Monorepo Practice

Monorepo Practice

Background

When dealing with large projects containing several shared libraries, it’s usually tricky to contribute code across multiple repositories. Things even become harder when you have to handle both public and private repositories that have dependent relationships, or those dependent repositories are on different platforms. Below is a solution based on the Monorepo approach and git subrepo, which is trying to make it easier to manipulate across multiple repositories.

Convention

Folder Structure

In order to keep consistent with other Monorepos, it’s recommended to follow the designated folder structure.

.
├── LICENSE
├── README.md
├── lerna.json
├── package.json
├── packages
│   ├── main-repo
│   ├── ringcentral-integration
│   └── ringcentral-widgets
└── yarn.lock

All subrepos should be placed in pakages folder, including the original mainrepo. In this way, it’s much more straightforward to manage.

Git Subrepo

It’s highly recommended to use git subrepo to take control of your subrepo. git-subrepo is an open source tool, which leverages git hash objects to manage subrepos. It’s much easier to getting along with than git subtree, if follow workflows below, you will never run into unexpected circumstances.

Lerna

Since there will be serveral subrepo projects inside current main repo, it becomes harder to operate across subrepos, here is where Lerna comes into play. By using Lerna, you can easily run any shell commands and npm scripts in subrepos, Lerna also presents bunch of useful features that can help you out.

Setup

  1. Install git subrepo, if on Mac, you can install git-subrepo by running
    brew install git-subrepo

Otherwise, follow installation instructions on Git Subrep docs.

  1. Clone remote project into subfolder, run
    git subrepo clone <remote-url> packages/<subdir>

  2. Move files in main repo to a subfolder.

  3. Put configuration files needed in the root folder, update legacy configurations, e.g. .gitignore.
  4. Set up Lerna, create bunch of npm scripts to run boostrap, build, test etc.
  5. Set up development env by using alias, so that you can develop directly across multiple projects.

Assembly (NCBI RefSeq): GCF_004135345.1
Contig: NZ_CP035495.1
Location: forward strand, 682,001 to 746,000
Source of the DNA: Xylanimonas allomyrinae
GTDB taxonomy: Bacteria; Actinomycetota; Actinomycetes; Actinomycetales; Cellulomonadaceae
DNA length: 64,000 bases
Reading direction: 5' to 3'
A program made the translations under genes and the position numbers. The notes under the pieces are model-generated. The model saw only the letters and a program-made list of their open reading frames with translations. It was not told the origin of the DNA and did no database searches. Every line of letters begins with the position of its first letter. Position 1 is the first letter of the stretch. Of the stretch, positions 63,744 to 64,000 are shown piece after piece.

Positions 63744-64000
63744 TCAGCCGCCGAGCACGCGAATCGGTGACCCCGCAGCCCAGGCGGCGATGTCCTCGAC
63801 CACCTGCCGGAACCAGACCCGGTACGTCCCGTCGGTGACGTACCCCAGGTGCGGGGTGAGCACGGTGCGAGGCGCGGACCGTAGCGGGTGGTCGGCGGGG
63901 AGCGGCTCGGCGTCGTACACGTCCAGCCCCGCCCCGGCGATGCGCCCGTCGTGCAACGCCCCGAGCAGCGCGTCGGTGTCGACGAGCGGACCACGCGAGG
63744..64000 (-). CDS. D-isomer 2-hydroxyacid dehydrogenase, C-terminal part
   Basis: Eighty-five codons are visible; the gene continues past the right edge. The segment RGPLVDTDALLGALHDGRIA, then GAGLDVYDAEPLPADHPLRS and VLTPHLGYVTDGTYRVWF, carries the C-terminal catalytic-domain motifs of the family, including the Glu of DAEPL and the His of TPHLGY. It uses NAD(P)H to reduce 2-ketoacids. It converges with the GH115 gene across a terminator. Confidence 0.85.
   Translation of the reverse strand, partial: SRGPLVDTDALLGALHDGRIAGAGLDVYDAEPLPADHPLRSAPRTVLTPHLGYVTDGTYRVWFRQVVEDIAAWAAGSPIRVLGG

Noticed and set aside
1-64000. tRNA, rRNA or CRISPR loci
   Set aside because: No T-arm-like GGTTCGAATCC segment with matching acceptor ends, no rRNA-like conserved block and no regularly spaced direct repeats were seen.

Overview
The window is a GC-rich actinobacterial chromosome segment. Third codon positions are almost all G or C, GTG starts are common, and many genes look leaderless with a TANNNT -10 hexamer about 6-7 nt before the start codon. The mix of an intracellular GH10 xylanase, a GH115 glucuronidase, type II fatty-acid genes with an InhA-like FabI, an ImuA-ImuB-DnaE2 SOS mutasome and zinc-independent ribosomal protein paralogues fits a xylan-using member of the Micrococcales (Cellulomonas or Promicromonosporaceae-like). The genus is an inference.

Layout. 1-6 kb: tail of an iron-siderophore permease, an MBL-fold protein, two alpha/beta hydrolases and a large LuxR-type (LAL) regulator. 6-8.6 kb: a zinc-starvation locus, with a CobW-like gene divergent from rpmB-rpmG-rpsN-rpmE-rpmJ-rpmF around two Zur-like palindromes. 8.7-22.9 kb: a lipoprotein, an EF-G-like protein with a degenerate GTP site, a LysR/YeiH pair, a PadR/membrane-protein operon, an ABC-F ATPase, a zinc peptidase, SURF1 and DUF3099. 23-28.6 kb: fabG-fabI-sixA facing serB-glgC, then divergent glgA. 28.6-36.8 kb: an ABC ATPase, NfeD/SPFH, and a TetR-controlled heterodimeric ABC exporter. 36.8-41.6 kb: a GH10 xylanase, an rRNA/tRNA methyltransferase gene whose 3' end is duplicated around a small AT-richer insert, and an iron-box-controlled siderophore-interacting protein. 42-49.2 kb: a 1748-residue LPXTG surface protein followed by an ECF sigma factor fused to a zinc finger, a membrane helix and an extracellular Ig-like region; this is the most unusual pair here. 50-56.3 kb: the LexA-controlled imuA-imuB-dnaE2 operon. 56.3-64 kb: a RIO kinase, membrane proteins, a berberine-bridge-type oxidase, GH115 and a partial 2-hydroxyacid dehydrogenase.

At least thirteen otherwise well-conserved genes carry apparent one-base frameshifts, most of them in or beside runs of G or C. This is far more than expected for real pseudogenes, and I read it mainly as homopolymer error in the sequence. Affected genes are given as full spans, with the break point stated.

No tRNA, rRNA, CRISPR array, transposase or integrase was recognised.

6. Finally, we get there!

Workflow

After everything is set up, it’s now ready to get to day-to-day work. Since we have to manipulate several subrepos coordinately, the git flow would be a bit tricky, so the following graph shows a recommended subrepo workflow:

Monorepo Structure

This is an overview of Repository Relationships and overall action path, the graph below describes 3 action paths:

Monorepo Flow

Before Sprint

You usually need to pull changes from subrepo remote to keep subrepo up to date. Follow Pull Subrepo instruction.

During Sprint

  • Daily work
    Follow Contribute instruction.

  • Sync up with remote subrepo
    Sometimes you want to pull or push subrepo changes to perform special operations, in this case, you can follow Pull Subrepo and Push Subrepo instruction.

After Sprint

Push subrepo changes to subrepo remote. Follow Push Subrepo instruction.

Note: Subrepo push is a bit different, you need to use git subrepo push <subdir> -r <remote> -b <remote-branch> to push commits to your own fork instead of pushing directly to remote main repo.

Precautions

  • Do pull from remote repo after pushed to ensure tree hash is exactly the same as remote one, this is really essential, otherwise next time when you do git subrepo push, git subrepo can not find correct commit ancestor, which will mess up your commits by including too many legacy commits.
  • Do NOT merge code to main repo when someone is syncing code with subrepo remote, otherwise it will cause git-subrepo to find a wrong common ancestors, which will include dirty commits next time you push.
  • Do ensure that the tree hash is correct after pull from remote repo. You can use git subrepo branch to check the tree hash.
  • Better Do NOT pull from remote when current branch is not clean, because it will make tree hash different from remote at this point and a bit hard to figure out what’s going on here, but it won’t actually prevent you from pushing code back. The recommended way to pull from subrepo remote is to do it in a new clean branch.

References